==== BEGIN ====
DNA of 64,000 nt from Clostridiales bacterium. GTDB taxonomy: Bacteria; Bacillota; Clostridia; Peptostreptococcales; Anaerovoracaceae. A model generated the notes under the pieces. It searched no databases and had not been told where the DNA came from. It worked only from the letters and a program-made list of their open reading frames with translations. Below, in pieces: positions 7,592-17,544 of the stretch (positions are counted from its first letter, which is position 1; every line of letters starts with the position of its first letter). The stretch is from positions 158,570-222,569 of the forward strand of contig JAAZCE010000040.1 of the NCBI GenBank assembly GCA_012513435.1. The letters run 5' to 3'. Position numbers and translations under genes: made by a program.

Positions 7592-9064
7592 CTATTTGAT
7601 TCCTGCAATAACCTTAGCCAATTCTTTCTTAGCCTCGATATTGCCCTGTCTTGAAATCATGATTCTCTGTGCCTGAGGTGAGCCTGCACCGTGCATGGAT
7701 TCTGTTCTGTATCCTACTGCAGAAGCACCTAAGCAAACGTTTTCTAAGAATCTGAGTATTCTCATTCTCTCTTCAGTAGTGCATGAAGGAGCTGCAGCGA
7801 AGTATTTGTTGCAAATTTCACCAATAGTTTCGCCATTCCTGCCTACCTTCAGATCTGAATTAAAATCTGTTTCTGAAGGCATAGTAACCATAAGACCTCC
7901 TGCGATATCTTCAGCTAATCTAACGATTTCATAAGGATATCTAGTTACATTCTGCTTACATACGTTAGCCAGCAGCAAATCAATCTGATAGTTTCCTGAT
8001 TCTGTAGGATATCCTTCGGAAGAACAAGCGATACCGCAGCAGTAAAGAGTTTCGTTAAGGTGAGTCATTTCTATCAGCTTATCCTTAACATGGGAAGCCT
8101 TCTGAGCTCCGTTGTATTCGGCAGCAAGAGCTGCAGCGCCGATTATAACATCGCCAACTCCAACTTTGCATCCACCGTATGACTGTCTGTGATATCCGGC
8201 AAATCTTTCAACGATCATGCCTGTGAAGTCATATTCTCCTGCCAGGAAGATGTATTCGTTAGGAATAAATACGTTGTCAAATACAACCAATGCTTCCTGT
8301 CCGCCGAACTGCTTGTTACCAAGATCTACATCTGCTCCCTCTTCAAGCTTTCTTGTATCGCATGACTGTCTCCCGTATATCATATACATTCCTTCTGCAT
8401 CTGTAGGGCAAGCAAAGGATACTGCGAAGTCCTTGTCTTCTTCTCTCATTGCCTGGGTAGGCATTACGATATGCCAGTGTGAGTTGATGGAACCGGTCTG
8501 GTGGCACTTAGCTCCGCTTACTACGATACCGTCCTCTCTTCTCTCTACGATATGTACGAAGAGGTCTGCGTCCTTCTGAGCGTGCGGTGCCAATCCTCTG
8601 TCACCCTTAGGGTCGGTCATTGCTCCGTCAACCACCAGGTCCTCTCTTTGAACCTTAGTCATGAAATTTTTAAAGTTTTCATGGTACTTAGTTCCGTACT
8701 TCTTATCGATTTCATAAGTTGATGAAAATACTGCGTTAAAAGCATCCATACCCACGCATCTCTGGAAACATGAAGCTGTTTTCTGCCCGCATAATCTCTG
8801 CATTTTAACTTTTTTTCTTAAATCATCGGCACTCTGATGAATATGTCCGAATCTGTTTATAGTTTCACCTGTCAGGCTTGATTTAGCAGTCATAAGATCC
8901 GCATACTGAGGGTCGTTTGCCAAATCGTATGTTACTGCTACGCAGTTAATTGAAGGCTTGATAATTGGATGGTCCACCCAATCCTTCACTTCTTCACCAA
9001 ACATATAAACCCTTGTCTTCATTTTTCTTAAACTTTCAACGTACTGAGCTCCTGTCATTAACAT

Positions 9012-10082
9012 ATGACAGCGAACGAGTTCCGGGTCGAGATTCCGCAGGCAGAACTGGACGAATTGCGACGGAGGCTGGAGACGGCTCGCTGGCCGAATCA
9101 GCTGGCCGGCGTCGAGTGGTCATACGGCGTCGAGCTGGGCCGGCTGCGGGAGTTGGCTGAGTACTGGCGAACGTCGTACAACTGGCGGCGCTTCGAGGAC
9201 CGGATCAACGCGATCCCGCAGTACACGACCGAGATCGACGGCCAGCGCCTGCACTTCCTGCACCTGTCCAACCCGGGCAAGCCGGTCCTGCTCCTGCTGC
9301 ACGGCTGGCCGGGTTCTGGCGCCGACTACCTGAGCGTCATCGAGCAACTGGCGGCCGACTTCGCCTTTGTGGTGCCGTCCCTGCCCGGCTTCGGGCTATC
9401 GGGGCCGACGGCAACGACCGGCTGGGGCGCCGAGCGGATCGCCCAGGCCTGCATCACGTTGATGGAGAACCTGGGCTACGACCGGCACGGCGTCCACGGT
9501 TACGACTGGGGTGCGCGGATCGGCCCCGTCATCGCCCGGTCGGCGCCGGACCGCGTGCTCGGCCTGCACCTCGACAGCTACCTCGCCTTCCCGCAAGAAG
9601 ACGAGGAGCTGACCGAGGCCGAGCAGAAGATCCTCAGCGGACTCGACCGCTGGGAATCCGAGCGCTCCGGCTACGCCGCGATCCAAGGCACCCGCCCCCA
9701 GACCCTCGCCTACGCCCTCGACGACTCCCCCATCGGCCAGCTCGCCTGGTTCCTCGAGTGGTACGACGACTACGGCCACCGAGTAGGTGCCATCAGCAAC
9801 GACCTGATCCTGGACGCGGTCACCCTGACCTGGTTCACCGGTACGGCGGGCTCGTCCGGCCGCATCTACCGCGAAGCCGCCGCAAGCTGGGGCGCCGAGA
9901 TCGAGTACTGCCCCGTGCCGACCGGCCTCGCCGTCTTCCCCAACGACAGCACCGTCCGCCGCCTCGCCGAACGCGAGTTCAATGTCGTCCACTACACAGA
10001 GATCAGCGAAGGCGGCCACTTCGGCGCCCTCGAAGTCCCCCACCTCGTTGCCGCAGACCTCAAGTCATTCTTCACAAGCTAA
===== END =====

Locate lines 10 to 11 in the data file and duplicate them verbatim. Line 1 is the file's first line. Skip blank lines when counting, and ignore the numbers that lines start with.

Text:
8201 AAATCTTTCAACGATCATGCCTGTGAAGTCATATTCTCCTGCCAGGAAGATGTATTCGTTAGGAATAAATACGTTGTCAAATACAACCAATGCTTCCTGT
8301 CCGCCGAACTGCTTGTTACCAAGATCTACATCTGCTCCCTCTTCAAGCTTTCTTGTATCGCATGACTGTCTCCCGTATATCATATACATTCCTTCTGCAT